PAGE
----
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The link between peak oil and peak debt

The link between peak oil and peak debt – Part 1
by Gail Tverberg

The economy is closely linked with the physical resources that underly it. Most economists assume debt can rise endlessly, just as they assume GDP can rise endlessly. But if there really is a limit that prevents oil supply from rising endlessly, it seems to me that there is also a corresponding limit that prevents debt from rising endlessly.

As I analyze the situation, it seems to me that here is really a two-way link between peak oil and peak debt:

1. Peak oil tends to cause peak debt. Some will argue with me about this, because they believe it is possible to decouple economic growth from energy growth, and in particular oil growth. As far as I am concerned, though, this decoupling is simply an unproven hypothesis–the normal connection is that a flattening or decline in energy supply causes a slowdown or actual decline in economic growth, and this slowdown causes a shift from an increase in the amount of debt, to a decrease in the amount of debt, as it did for US non-governmental loans in 2009 and 2010 (Figure 1).

Figure 1. US Domestic Debt, split between government debt (excluding Social Security) and non-governmental debt. Based on Federal Reserve Z.1 data.
Governments try to step in and keep the growth rate in debt up, but the gap is too great for them to make up. This tendency of governments to take on new debt (together with problems related to the original slowdown in economic growth) are reasons many governments have been getting into financial difficulty recently, in my view.

2. Once debt growth peaks (shifts from growth to decline), we can expect a feed-back loop that will tend to make the peak oil decline even worse than it would otherwise be.

In the current post, called "Part 1", I will cover the first of these two issues; I will cover the second issue in Part 2.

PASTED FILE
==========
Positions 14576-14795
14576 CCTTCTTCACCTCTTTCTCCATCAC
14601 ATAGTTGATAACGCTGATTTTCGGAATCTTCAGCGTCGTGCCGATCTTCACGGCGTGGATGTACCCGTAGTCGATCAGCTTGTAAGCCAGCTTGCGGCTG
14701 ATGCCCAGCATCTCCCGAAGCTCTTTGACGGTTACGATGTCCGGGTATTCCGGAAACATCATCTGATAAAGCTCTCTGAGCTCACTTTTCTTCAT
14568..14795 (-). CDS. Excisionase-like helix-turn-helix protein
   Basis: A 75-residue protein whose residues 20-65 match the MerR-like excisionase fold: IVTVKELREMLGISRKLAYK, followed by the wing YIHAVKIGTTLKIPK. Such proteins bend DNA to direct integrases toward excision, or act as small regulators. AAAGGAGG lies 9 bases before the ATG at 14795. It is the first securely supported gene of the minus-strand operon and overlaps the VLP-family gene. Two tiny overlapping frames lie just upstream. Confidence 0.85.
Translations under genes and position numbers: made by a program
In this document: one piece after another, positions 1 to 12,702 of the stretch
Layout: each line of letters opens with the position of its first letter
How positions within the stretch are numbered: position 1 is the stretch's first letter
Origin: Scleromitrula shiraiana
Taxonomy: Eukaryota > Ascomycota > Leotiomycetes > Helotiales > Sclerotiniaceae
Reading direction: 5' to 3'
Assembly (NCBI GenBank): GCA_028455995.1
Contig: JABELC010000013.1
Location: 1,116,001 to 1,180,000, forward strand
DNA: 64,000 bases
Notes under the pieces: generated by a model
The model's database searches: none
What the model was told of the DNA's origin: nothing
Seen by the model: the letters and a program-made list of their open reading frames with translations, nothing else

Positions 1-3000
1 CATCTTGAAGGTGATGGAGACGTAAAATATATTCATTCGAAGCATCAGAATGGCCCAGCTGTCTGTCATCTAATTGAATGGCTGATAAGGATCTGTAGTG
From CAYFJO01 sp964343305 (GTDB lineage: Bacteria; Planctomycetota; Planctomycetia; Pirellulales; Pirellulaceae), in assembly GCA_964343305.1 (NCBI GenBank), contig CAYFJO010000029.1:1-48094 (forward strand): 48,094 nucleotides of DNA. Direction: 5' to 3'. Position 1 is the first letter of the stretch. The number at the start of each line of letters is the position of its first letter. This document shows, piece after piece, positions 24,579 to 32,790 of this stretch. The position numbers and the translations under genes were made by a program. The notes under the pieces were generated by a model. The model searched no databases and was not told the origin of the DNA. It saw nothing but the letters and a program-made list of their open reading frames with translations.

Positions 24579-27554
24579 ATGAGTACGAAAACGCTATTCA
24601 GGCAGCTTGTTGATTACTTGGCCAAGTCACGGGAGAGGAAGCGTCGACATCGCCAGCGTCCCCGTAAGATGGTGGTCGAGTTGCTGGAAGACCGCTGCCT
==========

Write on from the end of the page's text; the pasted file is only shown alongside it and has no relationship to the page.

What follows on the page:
The Relationship Between Growth and Debt

I have talked many times about the need for economic growth, in order to make our current system of borrowing money, and paying back loans with interest, work on the extensive basis that it is used today.

Figure 2. Two views of future growth
As long as the economy is expanding, as in Scenario 1, businesses feel confident that their future prospects will be better than they are today. As a result, businesses will borrow funds for new equipment and will be fairly confident they can pay back the loans with interest in the future. Governments will also borrow, knowing that they will likely have higher tax collections in the future. Because of these higher tax collections, the governments can expect to pay back the debt plus the interest on the debt.

In Scenario 1, even common citizens feel that debt is a reasonable prospect. If the individual loses his/her job, there is a good chance of getting a new one. With prospects for better wages in the future (or at least no worse wages in the future), it makes sense to take out an automobile loan, or a student loan, or even a loan on a new home.

If the economy is expanding, promising Social Security benefits to future retirees looks like a safe prospect, as does promising Medicare benefits. Just as a “rising tide lifts all boats,” an expanding economic circle leaves room for more and more types of payments (Figure 3).

Figure 3. A growing economy makes allows room for interest and other payments, without crimping budgets.
If the economy starts contracting as in Scenario 2 of Figure 2 (or even stays the same size) then it becomes much more difficult to repay debt with interest, and to fulfill promises of future benefits, as illustrated in Figure 4.

Figure 4. Paying promises becomes much more difficult after economic decline.
Of course, in a contracting economy, there may still be a few instances where debt “makes sense.” These might include very short-term business loans, for example, covering goods in transit. They would also include some business loans where the economic return is high enough so the loan would make “economic sense” even if the interest rate includes a fairly high charge for risk of default (because of the declining economy) as part of the interest rate.

This decline in the level of debt becomes a real problem for countries, because the availability of debt tends to add to reported GDP. For example, if a person takes out a car loan and buys a car, the cost of the car gets added to GDP, even though the car is not yet paid for. The availability of debt financing also makes it possible for businesses to obtain capital for expansion, so the business can, for example, build more cars, without waiting for sufficient profits to accrue to have enough revenue to finance the expansion. Both of these activities tend make it easier to increase reported GDP.

What has happened in recent years, at least for the US, is that it seems to be taking greater and greater increases in debt to create a given increase in GDP.

Figure 5. Relationship of change in debt (private and government combined) to change in GDP.
This changing relationship may reflect the greater headwinds the economy is encountering, now that oil supply is tighter and oil prices are higher.

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